As good a driver as this guy was, I can't help but think of all the times I've gotten on the bus across the street, and had to immediately hang on for fear of being flung around as the bus pulled away from the curb and swung directly into a right turn. I figure the drivers must all wear standard-issue lead toed boots; that way drivers who don't have a natural "lead foot" can compensate.


The holiday season is revving into full gear, and I'm not feeling particularly festive, at least not yet. I think some of it has to do with Granny, and some has to do with money. Since 9/11/01, I've become even more sensitive to sales hype, and it gets so out of hand around this time of year. Oh, and there's the small matter of figuring out the best gifts to get people. Unfortunately, I don't spend enough time with my brothers to truly know what they've been hoping for at this time of the year, and we often fall short on exchanging those oh-so-helpful wish lists...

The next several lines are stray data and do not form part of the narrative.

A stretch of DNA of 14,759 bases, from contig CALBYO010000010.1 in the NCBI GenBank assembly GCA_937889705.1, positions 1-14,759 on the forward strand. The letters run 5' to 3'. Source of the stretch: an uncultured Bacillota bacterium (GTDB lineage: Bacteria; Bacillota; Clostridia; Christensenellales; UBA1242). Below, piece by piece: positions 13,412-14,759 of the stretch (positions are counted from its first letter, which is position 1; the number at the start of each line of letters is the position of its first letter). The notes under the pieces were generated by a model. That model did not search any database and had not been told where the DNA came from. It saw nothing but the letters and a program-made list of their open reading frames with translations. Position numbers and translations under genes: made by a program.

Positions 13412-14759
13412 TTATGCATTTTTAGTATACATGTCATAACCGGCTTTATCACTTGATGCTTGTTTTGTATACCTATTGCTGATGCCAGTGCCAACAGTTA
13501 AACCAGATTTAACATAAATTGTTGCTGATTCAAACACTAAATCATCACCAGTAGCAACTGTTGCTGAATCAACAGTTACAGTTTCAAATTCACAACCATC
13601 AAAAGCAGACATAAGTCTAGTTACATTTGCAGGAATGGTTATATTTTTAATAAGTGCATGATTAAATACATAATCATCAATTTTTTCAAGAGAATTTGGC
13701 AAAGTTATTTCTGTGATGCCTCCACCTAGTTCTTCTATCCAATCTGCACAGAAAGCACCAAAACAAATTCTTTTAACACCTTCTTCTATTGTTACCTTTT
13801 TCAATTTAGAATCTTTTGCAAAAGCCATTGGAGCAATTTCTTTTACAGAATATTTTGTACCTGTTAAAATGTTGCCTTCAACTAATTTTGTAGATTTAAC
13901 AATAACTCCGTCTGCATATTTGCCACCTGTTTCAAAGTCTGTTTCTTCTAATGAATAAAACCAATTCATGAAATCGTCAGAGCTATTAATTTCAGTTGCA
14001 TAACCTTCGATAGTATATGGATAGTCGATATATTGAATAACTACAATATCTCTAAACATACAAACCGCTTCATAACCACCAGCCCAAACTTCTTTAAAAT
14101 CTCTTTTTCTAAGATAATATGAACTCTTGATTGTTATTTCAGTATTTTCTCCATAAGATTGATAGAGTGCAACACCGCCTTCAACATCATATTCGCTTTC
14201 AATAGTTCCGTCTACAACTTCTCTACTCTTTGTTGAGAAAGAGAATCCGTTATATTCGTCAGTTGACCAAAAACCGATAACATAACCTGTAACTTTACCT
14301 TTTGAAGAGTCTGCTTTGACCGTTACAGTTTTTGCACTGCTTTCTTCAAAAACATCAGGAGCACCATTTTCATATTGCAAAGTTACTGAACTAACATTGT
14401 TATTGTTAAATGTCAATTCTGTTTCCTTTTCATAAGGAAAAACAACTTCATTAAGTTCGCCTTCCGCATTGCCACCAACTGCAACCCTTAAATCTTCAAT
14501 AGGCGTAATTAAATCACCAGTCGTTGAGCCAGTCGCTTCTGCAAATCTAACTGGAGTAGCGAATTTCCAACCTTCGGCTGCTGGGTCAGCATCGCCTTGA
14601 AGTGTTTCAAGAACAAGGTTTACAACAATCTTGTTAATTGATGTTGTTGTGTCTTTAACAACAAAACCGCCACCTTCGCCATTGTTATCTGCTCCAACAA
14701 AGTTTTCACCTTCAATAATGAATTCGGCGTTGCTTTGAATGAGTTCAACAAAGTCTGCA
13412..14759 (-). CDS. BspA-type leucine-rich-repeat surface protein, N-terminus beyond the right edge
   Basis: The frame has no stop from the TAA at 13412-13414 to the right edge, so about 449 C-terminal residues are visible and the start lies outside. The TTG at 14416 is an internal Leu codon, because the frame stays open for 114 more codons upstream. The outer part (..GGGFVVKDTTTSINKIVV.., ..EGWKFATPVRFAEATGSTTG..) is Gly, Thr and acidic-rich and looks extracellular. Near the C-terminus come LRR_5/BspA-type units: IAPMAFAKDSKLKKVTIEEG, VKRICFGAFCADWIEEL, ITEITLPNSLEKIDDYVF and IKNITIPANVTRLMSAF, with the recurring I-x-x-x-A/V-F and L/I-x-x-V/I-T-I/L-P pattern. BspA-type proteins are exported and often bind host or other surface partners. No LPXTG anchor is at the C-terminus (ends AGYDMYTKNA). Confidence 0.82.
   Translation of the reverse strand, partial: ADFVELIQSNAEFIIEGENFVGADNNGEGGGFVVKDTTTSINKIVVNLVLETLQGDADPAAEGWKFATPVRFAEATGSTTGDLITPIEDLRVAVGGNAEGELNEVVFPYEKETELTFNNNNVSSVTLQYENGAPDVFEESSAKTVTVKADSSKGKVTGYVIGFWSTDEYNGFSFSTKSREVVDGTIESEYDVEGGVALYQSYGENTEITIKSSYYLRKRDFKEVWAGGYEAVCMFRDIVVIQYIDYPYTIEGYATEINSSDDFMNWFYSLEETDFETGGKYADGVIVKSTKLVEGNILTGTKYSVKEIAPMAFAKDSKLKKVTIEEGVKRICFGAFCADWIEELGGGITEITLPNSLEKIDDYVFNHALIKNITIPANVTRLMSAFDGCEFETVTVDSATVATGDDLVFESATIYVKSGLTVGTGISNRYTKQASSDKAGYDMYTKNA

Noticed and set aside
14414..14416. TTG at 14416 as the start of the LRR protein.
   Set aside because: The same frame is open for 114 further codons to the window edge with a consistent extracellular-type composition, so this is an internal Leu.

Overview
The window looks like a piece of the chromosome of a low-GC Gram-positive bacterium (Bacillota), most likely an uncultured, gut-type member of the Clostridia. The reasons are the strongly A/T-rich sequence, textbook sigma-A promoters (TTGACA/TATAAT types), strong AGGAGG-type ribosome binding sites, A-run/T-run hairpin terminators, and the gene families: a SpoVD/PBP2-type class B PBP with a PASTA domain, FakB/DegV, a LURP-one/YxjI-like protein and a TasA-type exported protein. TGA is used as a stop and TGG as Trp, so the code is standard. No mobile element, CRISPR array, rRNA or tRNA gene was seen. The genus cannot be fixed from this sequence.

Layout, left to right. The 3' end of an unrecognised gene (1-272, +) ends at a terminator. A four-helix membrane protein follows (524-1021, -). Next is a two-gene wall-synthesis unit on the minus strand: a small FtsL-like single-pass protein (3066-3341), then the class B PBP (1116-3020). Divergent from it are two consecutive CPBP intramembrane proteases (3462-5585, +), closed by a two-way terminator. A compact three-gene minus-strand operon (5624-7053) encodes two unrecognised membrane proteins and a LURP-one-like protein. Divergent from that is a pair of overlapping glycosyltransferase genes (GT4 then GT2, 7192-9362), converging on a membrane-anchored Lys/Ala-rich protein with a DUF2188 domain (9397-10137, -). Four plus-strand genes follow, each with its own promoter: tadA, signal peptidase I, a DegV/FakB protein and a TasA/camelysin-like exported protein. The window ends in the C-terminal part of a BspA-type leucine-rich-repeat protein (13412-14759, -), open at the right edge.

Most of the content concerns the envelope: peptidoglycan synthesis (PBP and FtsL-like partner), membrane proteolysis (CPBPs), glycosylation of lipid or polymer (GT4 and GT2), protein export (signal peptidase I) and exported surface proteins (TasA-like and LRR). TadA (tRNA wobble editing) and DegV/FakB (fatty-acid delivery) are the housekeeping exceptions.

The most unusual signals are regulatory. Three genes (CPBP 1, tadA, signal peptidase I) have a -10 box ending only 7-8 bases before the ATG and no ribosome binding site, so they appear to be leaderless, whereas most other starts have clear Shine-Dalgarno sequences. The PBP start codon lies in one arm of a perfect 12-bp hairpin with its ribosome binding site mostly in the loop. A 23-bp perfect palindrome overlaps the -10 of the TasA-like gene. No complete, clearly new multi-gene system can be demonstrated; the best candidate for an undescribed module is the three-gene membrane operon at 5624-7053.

On the Flash front today, I had a mini breakthrough in working with color objects. I was trying to get some code from DragSlideFade to work in MX. There were a few subtleties that were giving me grief.

The idea is that you have a colored movie clip (a color chip) that you can drag on top of another. Flash then uses the _droptarget attribute to change the color of the second clip to match the color chip.

Here's some code:

colorObj = new Color(this);
thisColor = colorObj.getRGB();

dragswatch.onMouseUp = function() {
theDrop = eval(this._dropTarget);
targetColorObj = new color(theDrop);

There are a few things to know about how to get this code working. The first is that the getRGB and setRGB methods can only read and write the color of a movie clip whose color has been assigned as a tint through the properties panel. When I started setting up my test clips, I didn't notice that, so my color objects kept coming up with undefined values. Thank godness for Trace().

Now to make things more interesting. Tomorrow, I'll try to abstract the color chip code into a class, so that I can have as many on the stage as I like...

[ link | e-me ]